By Will Boggs MD
NEW YORK (Reuters Health) - Current technology has allowed for the identification of genetic mutations associated with various diseases, but there is a growing separation between diagnostics and treatments, according to a new report.
"Genome editing, and CRISPR technology in particular, increasingly enables precise changes to be introduced into cells, with extraordinary potential to transform healthcare," said Professor Jennifer A. Doudna of the University of California, Berkeley.
"In the coming decade, CRISPR-based therapies could become the standard of care for common and rare genetic diseases and may also accelerate the pace of immunotherapies to treat cancer," she told Reuters Health by email.
"At least 5,000 genetic disorders stem from known mutations of a single gene in the human genome," she added. "Together, these monogenic diseases, such as cystic fibrosis, Huntington's chorea, Duchenne muscular dystrophy, and sickle cell anemia, affect at least 250 million individuals. As genome editing enters the clinic, attention will be focused on safety, efficacy, and the balance between regulation and speed of application."
In a review in Nature, Doudna discusses the therapeutic opportunities of genome editing and describes what it will take to apply therapeutic genome editing in the real world.
She focuses on CRISPR technology for therapeutic applications in humans. CRISPR-based tools can perform genome editing, base editing, and gene regulation.
For any of these methods to be useful clinically, the enzymes used in CRISPR, associated guide RNAs, and any DNA repair templates must reach and enter cells that are in need of genetic repair. Viral vectors, nanoparticles, and electroporation of protein-RNA complexes are currently used to enable functioning genome-editing complexes to reach cells in target organs.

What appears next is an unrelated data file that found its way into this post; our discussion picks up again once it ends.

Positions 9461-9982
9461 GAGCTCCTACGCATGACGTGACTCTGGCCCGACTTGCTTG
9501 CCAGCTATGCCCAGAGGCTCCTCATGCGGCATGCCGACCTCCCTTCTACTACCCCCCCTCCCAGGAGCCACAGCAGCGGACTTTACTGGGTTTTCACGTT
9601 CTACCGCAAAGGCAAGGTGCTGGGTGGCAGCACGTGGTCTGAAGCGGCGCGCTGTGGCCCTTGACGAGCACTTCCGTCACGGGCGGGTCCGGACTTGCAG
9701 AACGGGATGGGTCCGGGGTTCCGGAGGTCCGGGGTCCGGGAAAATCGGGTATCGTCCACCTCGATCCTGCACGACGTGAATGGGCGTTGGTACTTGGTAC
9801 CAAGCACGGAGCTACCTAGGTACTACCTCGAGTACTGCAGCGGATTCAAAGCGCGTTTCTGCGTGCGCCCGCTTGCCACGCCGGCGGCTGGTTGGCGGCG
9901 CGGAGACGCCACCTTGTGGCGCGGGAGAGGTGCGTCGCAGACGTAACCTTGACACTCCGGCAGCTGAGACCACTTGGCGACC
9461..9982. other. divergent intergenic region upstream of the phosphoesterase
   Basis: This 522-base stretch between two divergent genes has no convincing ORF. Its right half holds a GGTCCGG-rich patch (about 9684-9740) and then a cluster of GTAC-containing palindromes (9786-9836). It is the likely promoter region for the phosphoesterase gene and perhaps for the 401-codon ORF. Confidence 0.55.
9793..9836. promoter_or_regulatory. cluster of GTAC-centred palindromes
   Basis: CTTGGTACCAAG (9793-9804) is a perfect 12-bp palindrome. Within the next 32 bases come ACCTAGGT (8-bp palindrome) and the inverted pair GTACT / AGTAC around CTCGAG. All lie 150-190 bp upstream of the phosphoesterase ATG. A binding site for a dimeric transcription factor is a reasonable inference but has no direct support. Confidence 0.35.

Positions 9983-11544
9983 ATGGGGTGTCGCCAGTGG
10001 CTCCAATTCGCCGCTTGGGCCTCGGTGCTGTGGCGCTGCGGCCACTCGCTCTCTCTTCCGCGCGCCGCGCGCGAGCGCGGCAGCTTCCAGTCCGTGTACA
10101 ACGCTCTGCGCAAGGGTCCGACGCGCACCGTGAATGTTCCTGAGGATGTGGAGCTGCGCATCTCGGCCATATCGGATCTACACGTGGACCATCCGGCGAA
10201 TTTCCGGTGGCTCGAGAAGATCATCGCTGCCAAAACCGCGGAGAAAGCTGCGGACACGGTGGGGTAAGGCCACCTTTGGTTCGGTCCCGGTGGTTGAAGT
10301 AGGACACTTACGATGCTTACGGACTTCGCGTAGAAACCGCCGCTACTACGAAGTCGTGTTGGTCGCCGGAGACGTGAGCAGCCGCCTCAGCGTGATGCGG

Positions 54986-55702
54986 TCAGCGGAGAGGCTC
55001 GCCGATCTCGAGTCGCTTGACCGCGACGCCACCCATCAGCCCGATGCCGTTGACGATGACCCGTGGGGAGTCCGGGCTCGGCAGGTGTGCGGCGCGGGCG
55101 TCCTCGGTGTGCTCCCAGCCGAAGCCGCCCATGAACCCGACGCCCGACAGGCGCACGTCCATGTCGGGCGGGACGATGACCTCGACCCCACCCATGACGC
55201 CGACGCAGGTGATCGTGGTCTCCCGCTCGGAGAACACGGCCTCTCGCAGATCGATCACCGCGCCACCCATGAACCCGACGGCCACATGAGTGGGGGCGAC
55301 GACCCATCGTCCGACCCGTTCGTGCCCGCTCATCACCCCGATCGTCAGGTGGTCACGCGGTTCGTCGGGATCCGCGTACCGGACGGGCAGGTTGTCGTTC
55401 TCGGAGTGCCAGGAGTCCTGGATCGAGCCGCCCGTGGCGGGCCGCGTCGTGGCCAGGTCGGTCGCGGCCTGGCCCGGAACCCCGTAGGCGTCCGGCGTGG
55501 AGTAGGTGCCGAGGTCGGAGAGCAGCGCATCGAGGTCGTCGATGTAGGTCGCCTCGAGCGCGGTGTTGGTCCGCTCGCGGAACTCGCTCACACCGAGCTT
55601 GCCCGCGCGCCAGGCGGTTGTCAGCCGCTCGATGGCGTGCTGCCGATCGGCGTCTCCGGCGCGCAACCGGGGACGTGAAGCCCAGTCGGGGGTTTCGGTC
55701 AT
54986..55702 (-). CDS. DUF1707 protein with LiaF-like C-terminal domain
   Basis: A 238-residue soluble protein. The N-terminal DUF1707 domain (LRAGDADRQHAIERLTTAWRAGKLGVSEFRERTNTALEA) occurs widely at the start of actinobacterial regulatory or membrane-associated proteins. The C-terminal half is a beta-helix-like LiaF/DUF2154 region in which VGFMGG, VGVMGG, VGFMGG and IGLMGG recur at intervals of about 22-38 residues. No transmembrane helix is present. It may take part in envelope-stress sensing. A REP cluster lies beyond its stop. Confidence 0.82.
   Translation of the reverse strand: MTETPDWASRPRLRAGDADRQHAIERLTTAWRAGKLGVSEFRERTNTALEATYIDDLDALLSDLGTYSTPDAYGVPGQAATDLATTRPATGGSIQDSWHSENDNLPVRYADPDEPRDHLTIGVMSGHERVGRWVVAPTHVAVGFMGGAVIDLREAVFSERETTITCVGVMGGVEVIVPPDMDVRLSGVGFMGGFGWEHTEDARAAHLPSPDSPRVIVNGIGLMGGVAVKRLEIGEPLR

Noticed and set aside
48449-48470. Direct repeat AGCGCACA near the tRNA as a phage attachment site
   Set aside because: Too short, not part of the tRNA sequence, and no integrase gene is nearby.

The clinical utility of genome editing depends on both accuracy (the ratio of on- versus off-target genetic changes) and precision (the fraction of on-target edits that produce the desired genetic outcome). Other important factors include the immunogenicity of bacterially derived editing proteins, the potential for pre-existing antibodies against CRISPR components to cause inflammation, and the unknown long-term safety and stability of genome-editing outcomes.
The clinical potential of therapeutic genome editing has been evaluated in sickle cell disease and other inherited blood disorders, muscular dystrophy, and a few other monogenetic disorders, but extreme pricing of such therapeutics could stymie progress.
Germline editing can also introduce genetic changes that are heritable if the edited cells are used to initiate a pregnancy. This raises a range of ethical and policy questions that have yet to be fully addressed.
Currently, a host of organizations agree that it is inappropriate to perform germline genome editing that culminates in human pregnancy, but that in vitro germline genome editing on human embryos and gametes should be allowed with appropriate oversight and consent from donors to facilitate research on the possible future clinical applications of gene editing.
They also agree that future clinical applications of human germline genome editing should not proceed absent a compelling medical rationale, an evidence base that supports its clinical use, an ethical justification, and a transparent public process involving all stakeholders.
How to move the technology forward while ensuring responsible use is the subject of ongoing international commissions whose objective is to draft detailed requirements for any potential future clinical use.
"CRISPR genome editing has the potential to address the unmet medical needs of millions of people worldwide, but we must ensure that ultimately, CRISPR-based personalized therapies are safe, effective, fairly priced, and widely accessible," Doudna said.
"It is vital that we continue to fund and support basic science," she said. "CRISPR technology was the outcome of a fundamental research project and now underpins the development of a new generation of advanced therapeutics that can improve the health and wellness of millions."
Professor Doudna is the co-founder of several biotech companies and is an inventor on patents for CRISPR-related technologies.
SOURCE: https://bit.ly/2uGElpR Nature, online February 12, 2020.